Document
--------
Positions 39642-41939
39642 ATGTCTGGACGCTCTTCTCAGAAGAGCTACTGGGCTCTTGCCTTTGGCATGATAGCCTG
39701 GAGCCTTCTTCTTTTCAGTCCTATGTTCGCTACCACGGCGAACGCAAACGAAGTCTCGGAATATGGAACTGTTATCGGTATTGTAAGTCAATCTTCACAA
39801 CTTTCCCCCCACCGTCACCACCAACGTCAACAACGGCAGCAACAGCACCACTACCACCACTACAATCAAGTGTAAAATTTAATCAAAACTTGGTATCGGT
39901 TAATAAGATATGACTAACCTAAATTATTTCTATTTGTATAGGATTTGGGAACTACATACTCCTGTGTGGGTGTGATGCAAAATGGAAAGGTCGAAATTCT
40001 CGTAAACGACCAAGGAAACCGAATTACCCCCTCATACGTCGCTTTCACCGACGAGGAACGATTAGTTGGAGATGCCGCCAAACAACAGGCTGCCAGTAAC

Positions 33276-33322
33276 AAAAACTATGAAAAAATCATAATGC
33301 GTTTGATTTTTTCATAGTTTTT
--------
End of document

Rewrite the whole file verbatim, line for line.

Positions 39642-41939
39642 ATGTCTGGACGCTCTTCTCAGAAGAGCTACTGGGCTCTTGCCTTTGGCATGATAGCCTG
39701 GAGCCTTCTTCTTTTCAGTCCTATGTTCGCTACCACGGCGAACGCAAACGAAGTCTCGGAATATGGAACTGTTATCGGTATTGTAAGTCAATCTTCACAA
39801 CTTTCCCCCCACCGTCACCACCAACGTCAACAACGGCAGCAACAGCACCACTACCACCACTACAATCAAGTGTAAAATTTAATCAAAACTTGGTATCGGT
39901 TAATAAGATATGACTAACCTAAATTATTTCTATTTGTATAGGATTTGGGAACTACATACTCCTGTGTGGGTGTGATGCAAAATGGAAAGGTCGAAATTCT
40001 CGTAAACGACCAAGGAAACCGAATTACCCCCTCATACGTCGCTTTCACCGACGAGGAACGATTAGTTGGAGATGCCGCCAAACAACAGGCTGCCAGTAAC

Positions 33276-33322
33276 AAAAACTATGAAAAAATCATAATGC
33301 GTTTGATTTTTTCATAGTTTTT